Some apartments and houses sometimes have a terrible placement of light switches. Therefore, drilling and placing new cables do not seem worth it. For example, a different solution is to set up a smart home system to control smart lights.
MapReduce represents a pattern that had a huge impact on the data analysis and big data community. Apache Hadoop allows to scatter and scale data processing with the number of nodes and cores.
One of the many corner points in this full framework is that code is shipped and executed on-site where the data resides. Next, only a pre-processed transformed version (map) of the data is then shuffled and sorted to the aggregators on different executors via the network.
MapReduce is hard to use on its own, so it usually is deployed with
Apache Hadoop or Apache Spark. To play around with it without either one of those large frameworks, I created one in Python – MapReduceSlim. It emulates all core features of the MapReduce. It has one difference, it loads each line of the files separately into the map function. In the case of Apache Hadoop, it would be block-wise. This provides a nice solution to understand the behavior and the pattern of MapReduce and how to implement a mapper and reducer.
Classic WordCount Example
# Hint: in MapReduce with Hadoop Streaming the
# input comes from standard input STDINdefwc_mapper(key: str, values: str):
# remove leading and trailing whitespacesline=values.strip()
# split the line into wordswords=line.split()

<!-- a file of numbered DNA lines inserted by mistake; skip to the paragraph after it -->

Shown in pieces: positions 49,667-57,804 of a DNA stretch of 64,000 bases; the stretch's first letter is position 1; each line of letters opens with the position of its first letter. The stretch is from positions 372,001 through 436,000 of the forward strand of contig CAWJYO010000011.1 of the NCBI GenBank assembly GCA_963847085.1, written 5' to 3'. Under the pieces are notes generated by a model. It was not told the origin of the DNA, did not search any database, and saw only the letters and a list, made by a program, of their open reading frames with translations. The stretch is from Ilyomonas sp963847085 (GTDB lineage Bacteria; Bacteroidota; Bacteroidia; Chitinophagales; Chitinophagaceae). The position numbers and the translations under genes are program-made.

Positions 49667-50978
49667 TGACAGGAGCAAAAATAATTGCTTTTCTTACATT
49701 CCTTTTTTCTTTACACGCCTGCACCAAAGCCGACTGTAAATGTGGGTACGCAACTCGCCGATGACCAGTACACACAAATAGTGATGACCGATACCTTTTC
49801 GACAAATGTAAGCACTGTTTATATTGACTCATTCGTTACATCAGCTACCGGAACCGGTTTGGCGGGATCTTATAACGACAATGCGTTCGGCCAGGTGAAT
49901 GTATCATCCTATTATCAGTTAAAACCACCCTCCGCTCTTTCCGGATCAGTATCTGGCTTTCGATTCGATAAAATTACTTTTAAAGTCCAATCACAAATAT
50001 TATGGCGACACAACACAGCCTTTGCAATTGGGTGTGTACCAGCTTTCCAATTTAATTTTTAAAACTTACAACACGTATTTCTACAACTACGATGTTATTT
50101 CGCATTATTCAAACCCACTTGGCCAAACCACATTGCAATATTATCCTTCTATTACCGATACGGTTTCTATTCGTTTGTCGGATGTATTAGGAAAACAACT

# write the results to standard
# output STDOUTyieldword, 1
Finally, call the function with the MapReduceSlim framework
# Import the slim framework
frommap_reduce_slimimportMapReduceSlim, wc_mapper, wc_reduce
### One input file version
# Read the content from one file and use the
# content as input for the run.
MapReduceSlim('davinci.txt', 'davinci_wc_result_one_file.txt', wc_mapper, wc_reducer)
### Directory input version
# Read all files in the given directory and
# use the content as input for the run.
MapReduceSlim('davinci_split', 'davinci_wc_result_multiple_file.txt', wc_mapper, wc_reducer)
Data science and Jupyter notebook can sometimes get exhausting. What about debugging, version control, code reviewing and so on. Coming from a Software Engineering background it‘s like losing 50% of the stuff you were used to.
To mitigate those problems I recently partially switched from Python to R with many improvements. For local Python coding, JetBrains PyCharm is my tool of choice and Jupyter notebooks for remote coding. With R it is RStudio Desktop and for remote, there is RStudio Server, which is almost like the desktop version within a browser. This allows one to develop and analyze data from any device with a browser.
If you want to install Arch, everyone tells you that you should read the installation guide. The second thing you may hear is that you should read the installation guide and that you have to follow it step by step. That also has a short name RTFM – Read The Fucking Manual – and stick to it – no joke.
For four years now, I used Manjaro as my main GNU/Linux distribution for my daily use. That includes developing with Java/C++/Python and data analysis stuff with R/Python.
Now for me, it was time to switch from Manjaro to another distribution. Sidenote: Manjaro uses Arch Linux as base distribution but provides a considerable amount of additional services out
of the box. Manjaro was running fine for four years now with only one incident, with the integrated WWAN modem.
Since I started to use Manjaro, I fell in love with the “rolling release” feature with an up-to-date kernel and all the up-to-date packages. I decided that it is time to switch to plain Arch Linux for me now.